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It’s the start of a new term and it’s time for children across the country to get back to school, nursery and college.
Many parents, pupils and teachers are excited to get back into the routine and although it’s understandable to have a few worries the benefits of going back into education are clear.
Not only will pupils be learning again, but they’ll benefit from the sense of routine, the chance to see their friends and a boost to their wellbeing.
With new safety measures in place things will look a bit different, but pupils will be guaranteed plenty of support from their teachers.
Dr Paul Phillips CBE, 62, the Principal and Chief Executive of the Weston College Group in Somerset is one of many leaders who’s worked hard to make the learning environment safe and welcoming for returning students.
He said: “If you came into my campuses you’d see the one-way system, you’d see all the sanitisers, you’d see the counselling service, you’d see the ability for us to check temperatures, but behind that are the individual learning plans for each student. That’s where the crucial planning really takes place.
“We’ve increased the number of mental health advisors and support workers who are here, we’ve put a massive investment into all levels of additional learning support at tutorial level, mentoring and one-to-one teaching.
“I’ve doubled the amount of cleaners in the college – I just need to be assured that everything we do is protecting everyone.”
Home schooling hasn’t been easy and many parents are worried that their children have fallen behind, but parenting expert and author Dr Kalanit Ben-Ari believes they’ll catch up quickly and that getting back into the classroom will boost their mental health.
“I’m not worried about the academic gap, because I think kids will pick up very quickly. But it’s starting to affect their mental health more and more, so it’s good that they will be back in school from September,” says Dr Ben-Ari.
“Children are not designed to sit down all day. They need to be out in the fresh air and moving their bodies. It’s so important for children of all ages to interact with their friends face to face for communication, and non-verbal communication.
“Kids at home have spent a long time on screens while parents are working and they don’t have the resources to entertain and teach their children at home.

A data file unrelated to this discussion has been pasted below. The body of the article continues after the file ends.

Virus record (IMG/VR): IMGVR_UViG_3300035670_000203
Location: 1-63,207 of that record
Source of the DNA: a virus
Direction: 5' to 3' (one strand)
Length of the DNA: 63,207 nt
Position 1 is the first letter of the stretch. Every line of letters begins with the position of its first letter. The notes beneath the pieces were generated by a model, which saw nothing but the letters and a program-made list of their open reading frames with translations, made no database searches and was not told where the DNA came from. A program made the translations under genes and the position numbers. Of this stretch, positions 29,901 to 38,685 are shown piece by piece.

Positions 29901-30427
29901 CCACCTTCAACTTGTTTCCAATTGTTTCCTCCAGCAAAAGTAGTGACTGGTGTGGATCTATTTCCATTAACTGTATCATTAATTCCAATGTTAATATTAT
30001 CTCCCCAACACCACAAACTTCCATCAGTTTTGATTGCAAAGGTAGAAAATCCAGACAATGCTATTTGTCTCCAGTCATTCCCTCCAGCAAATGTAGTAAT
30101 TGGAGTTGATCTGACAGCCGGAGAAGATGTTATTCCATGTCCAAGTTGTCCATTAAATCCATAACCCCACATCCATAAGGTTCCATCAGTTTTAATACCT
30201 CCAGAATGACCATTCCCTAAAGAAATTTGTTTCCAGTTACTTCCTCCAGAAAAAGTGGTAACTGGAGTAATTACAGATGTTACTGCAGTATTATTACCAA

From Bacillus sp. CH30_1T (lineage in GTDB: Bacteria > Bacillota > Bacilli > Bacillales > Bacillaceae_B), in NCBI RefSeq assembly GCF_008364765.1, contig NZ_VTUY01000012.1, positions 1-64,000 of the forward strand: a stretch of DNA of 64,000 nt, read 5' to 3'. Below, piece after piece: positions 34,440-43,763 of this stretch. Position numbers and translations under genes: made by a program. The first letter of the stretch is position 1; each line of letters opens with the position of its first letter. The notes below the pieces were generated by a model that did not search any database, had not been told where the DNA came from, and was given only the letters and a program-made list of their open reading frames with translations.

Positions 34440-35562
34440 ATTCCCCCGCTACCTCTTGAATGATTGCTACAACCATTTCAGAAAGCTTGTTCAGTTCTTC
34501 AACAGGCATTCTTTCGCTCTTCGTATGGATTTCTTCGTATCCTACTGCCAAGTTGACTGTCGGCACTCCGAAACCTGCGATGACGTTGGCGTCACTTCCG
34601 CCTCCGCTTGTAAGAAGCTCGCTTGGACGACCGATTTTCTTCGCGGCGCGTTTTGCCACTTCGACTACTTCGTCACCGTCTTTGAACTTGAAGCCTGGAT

Spending more time on screens will have affected their mental health: it increases anxiety, especially with children who are a little bit more vulnerable to it.”
For Chloe Williams, a beauty therapy student at Weston College, the return can’t come soon enough.
“I feel ready to go for a long-awaited 2020 and seeing the new socially distanced facilities has been great,” she says.
“My tutors are very approachable if I have any worries and we are all helping each other.”
The PHE’s Chief Nurse, Viv Bennett, says: “Parents can be reassured that to maximise safety in schools, an extremely stringent system of controls has been advised by PHE and is published in DfE guidance.
“Evidence so far indicates that schools do not appear to be a primary driver of coronavirus infections in the community.
“Globally, children and young people have been found to experience coronavirus asymptomatically or as a minor illness.”
The Government’s new Wellbeing for Education Return package has training and resources for teachers and young people to protect their wellbeing and mental health.
Now the NHS Test and Trace system is up and running and there’s more understanding about what needs to be done to stay safer. Children should stay at home if they have any symptoms such as a fever, continuous cough or loss of taste and smell. If there is an outbreak at a school or college, local health protection teams will work with staff to agree what action is needed. Schools shouldn’t need to close fully, but if they do there’ll be a contingency plan in place to make sure children’s education continues.
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